This has been a source of life. Jéléna stimulates both Anaël and me. Her arrival made up for the progression of the illness. It’s magic how close my daughters are. I’d been really scared that Anaël would feel neglected because of the arrival of her sister and conversely that Jéléna wouldn’t find her place between Anaël and me. But Jéléna asserted herself straight away. She is aware of the illness and adapts to her sister. The three of us share everything, good times and bad.

Since then, Anaël has been better, I hear them gurgling away, I look at them and I admire them. When someone is handicapped, it creates something intense. I’m extremely proud of my daughters, especially Anaël. Parents normally teach their children about life. In my case, my daughter has taught me about life because of her courage and determination. Anaël never complains. She gave me the most wonderful present – the only word she can say is “mummy”. Our relationship is deep, intense and fusional. We simply live at 200,000 mph because time passes so quickly. We tell ourselves that maybe tomorrow we won’t be able to any more.

Today I am aware of the end and I take everything I can from every single moment. I know now that the fight goes on for “Nana” and that it’ll go on afterwards for the other children. This living hell is my life and it’s become my struggle.


Even if it’s too late for Julien

 “Hang on” wrote Véronique with all the force of a mother who refuses to give up. For the last 13 years, this mum has been fighting for her son against a terrible illness for which there is still no cure, adrenoleukodystrophy. Julien is 20 now. He is completely paralyzed, has been unable to speak since he was ten and can no longer see. Véronique and her husband Alain know that their son will never be cured but still each passing day is like a victory for the whole family. It represents a moment spent together with Kyllian, the little brother who was adopted 3 years ago. Véronique protects her family and the love they share, a love which allows her to make plans and carry on for Julien’s sake. Here Véronique tells us her story, the story of the men in her life.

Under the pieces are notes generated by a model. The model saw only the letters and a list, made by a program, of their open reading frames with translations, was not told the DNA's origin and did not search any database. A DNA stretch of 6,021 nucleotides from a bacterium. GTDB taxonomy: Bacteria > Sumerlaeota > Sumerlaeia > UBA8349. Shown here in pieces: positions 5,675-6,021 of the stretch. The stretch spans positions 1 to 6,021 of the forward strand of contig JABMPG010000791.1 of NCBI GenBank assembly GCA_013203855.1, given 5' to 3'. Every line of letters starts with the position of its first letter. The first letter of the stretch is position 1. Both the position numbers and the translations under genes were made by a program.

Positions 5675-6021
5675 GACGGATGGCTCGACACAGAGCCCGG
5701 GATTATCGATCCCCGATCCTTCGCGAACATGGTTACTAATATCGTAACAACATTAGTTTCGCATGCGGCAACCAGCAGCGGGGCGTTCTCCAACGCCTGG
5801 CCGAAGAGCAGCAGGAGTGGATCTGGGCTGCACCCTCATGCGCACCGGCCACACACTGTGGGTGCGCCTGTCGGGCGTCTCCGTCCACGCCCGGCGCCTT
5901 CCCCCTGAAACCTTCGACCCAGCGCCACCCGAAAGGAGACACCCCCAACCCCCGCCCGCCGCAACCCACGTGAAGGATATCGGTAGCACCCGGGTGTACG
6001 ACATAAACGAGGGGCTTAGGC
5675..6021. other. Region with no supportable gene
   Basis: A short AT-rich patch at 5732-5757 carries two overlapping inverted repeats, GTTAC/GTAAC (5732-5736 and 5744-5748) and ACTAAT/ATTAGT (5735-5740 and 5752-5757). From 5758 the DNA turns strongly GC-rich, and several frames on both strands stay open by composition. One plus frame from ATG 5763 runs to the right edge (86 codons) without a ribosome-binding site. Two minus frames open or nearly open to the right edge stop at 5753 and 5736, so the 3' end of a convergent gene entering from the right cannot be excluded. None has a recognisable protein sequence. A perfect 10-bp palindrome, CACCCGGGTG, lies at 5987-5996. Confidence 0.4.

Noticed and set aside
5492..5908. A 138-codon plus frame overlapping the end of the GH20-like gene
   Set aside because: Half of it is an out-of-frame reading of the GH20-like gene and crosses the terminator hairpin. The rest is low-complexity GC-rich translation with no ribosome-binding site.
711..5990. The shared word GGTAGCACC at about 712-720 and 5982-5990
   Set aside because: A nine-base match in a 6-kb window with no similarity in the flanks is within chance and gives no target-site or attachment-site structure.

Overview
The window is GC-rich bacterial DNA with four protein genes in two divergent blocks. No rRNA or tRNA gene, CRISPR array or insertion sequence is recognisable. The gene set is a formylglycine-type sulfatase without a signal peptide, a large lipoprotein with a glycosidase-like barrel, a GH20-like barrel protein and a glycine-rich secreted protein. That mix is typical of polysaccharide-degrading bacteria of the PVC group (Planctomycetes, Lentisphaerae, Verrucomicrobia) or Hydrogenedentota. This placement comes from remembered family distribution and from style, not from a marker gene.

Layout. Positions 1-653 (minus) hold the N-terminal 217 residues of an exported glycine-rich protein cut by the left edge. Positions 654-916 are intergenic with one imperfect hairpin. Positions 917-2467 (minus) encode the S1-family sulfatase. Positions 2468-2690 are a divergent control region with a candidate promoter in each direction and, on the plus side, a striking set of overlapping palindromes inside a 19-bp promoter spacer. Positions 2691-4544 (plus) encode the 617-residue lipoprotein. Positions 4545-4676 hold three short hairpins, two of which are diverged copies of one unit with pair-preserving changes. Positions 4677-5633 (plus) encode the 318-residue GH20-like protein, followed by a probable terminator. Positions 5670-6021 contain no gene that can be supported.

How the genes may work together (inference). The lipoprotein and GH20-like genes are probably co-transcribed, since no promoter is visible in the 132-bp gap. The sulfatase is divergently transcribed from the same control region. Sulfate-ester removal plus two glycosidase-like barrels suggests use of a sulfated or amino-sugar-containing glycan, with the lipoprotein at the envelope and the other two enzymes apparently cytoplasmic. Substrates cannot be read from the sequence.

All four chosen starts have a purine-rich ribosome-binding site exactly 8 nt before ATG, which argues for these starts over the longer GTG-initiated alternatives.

gallayJulien was born on March the 10th 1989. He was a lovely little boy in perfect health, he was touching and really affectionate. We used to play with him a lot, take him for walks and go on holiday to the seaside. We were happy. He used to say that he would be a policeman or a fireman when he grew up and then later that he’d help his dad in the shop. He was going to marry Emmanuelle who he’d known since nursery school, he’d have a job, children and a house…

But then in July 1996, Julien’s nanny told us he had a slight problem with his sight. During our holidays in August we noticed the same thing. Julien had started reading and writing very early and in September he was doing very well at primary school but he had trouble seeing the blackboard. We got an appointment at the opticians thinking that Julien was short-sighted like both of us. But after two appointments, the optician told us that there was nothing wrong with Julien’s eyes and that the problem was elsewhere, behind his eyes in. At the same time his handwriting was getting worse. His teacher was worrying because he couldn’t read properly any more. We made an appointment to see a neuropediatrician in Rouen. After four appointments, she made her diagnosis, Julien had leukodystrophy. She just told us it was a very serious illness and advised us to take him to the Saint-Vincent-de-Paul Hospital in Paris.

During the first year of the illness, he stayed the same apart from his sight deteriorating. At school, he needed a specialist teacher sitting next to him three times a week. He had problems accepting my help to go up stairs or cross the road. He used to shout angrily at me – “I’m not blind!” Little by little, he started having pain in his legs then he started getting stiff, having falls and being totally exhausted. Then came the moment when he asked unprompted for a wheelchair to go out. His school friends took turns pushing his wheelchair with kindness and enthusiasm. Unfortunately leukodystrophy gets worse over the years. My God, it’s so difficult to watch your own child, who was in perfect health at the age of 7, deteriorate, regress and become diminished day after day without being able to do a single thing to treat him.